A&A was a little smaller than I thought it would be, but what it lacked in size it made up for in rare beers. Two locked coolers on the floor were stocked with various hard-to-find bombers, most of which I'd never even heard of. The bar wasn't packed, but business was brisk and both ladies behind the bar were really hustling. I didn't feel right trying to flag Jennilee down to answer my questions with as much as she was running around, so I just sat back and observed.
Between Cubs rain delays, I had a tasty (if a little soggy) order of fish and chips at the vide0-poker-studded, u-shaped bar -- well, actually, it was more of an open-ended, right triangle shape if memory serves. When I could look away from the game and the bar, I saw that the walls were festooned with banners and signs from craft breweries, rather than the typical macro ads. The tap list was well-rounded, but my attention, rightfully so, was drawn to the Cismontane takeover section.
I began with Tread Lightly, a very nice American IPA ripe with Amarillo and Simcoe hops. It was a great start to the evening and paired nicely with my meal, but I wanted to venture a little bit more into the uniqueness of Cismontane. With that in mind, I next opted for The Mesa:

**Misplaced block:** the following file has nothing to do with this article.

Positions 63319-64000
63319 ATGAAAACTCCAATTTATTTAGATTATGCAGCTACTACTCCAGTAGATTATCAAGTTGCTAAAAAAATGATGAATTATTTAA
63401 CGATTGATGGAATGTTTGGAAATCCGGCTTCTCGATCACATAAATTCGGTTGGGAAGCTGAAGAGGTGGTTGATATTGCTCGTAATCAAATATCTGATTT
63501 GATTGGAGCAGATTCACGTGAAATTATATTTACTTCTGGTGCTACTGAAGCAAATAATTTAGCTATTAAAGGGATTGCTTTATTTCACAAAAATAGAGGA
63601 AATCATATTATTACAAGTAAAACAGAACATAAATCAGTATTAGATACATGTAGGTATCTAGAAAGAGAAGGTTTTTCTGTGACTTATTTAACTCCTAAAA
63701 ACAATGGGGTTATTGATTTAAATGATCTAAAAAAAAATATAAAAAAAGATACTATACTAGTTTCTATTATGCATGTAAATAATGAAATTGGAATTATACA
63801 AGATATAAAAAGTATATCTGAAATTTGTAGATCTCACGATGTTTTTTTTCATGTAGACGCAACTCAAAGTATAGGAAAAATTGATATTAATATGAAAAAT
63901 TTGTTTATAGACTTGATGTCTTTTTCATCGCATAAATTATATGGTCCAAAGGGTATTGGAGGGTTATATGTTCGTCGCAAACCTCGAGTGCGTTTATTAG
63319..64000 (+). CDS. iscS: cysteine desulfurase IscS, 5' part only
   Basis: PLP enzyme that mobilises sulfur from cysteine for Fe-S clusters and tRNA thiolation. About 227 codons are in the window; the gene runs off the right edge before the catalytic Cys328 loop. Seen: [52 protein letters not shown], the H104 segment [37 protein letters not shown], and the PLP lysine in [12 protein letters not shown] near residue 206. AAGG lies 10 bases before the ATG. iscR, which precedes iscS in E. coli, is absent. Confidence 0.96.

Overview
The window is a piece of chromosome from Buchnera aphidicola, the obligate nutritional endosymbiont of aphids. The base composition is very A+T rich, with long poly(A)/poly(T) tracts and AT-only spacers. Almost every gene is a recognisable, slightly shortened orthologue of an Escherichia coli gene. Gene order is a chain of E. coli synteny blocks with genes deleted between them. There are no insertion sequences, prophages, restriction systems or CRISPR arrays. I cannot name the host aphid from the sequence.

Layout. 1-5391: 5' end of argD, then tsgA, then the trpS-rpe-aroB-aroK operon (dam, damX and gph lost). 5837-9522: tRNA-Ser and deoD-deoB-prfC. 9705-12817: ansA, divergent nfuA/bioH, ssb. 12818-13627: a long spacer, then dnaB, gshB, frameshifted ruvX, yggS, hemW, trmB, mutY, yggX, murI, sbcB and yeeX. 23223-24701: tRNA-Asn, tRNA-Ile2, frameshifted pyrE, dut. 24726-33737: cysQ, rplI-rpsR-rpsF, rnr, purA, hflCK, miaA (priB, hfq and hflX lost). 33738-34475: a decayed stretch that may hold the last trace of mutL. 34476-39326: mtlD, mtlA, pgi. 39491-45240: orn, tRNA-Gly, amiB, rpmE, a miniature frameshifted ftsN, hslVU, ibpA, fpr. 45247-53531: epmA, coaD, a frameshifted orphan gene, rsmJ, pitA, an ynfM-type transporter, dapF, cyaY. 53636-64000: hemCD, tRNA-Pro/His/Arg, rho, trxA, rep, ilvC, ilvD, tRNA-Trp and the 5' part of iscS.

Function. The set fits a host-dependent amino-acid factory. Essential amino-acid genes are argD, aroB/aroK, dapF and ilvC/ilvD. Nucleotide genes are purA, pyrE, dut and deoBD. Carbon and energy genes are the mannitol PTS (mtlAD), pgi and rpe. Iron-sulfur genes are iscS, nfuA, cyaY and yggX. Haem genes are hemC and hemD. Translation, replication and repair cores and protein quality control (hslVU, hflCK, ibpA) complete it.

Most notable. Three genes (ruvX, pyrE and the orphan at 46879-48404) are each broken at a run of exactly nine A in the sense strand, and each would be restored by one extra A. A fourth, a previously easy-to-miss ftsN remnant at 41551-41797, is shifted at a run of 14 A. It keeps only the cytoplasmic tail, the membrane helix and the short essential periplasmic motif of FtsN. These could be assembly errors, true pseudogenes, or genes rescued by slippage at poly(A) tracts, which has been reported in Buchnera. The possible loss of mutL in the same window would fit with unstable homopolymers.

A new school testament to the tradition of brewing beer with grapes. It is a blend of 25% Santa Lucia highland Riesling from Mer Soleil Vineyard and 75% Pilsner from Cismontane. This beer is brewed entirely with Nelson Sauvin hops. Soured with Lactobacillus to enhance the natural grape acidity and fermented with a blend of wine and beer yeast. This process highlights the flavors that beer and wine have in common.
While this isn't a beer that I could see myself session drinking, it was certainly eye-opening. The grape flavors were prominent but not overpowering, blending with the pilsner to create a drink that was not quite wine and not quite beer. I'm not normally a fan of sours either, but this had depth and complexity that really intrigued me. Not one for the amateur, but a fine brew nonetheless.
Up next was a Coulter IPA, a well-balanced beer with rye and plenty of hops for great aroma. This may have been my favorite of the bunch, as it countered the hop aroma with a nice malt backbone and enough alcohol to let you know this was not a beer to be taken lightly.
I decided to dial things back just a bit on the next choice, which was Holy Jim Falls, a crisp, clean APA with a bright hop aroma. A little lighter in color and body than my previous choice, the HJF went down smooth and would be perfect for a warm summer day at the ballpark. I'd love to have some in the fridge to cap off a day of yard work or just to enjoy while grilling out too.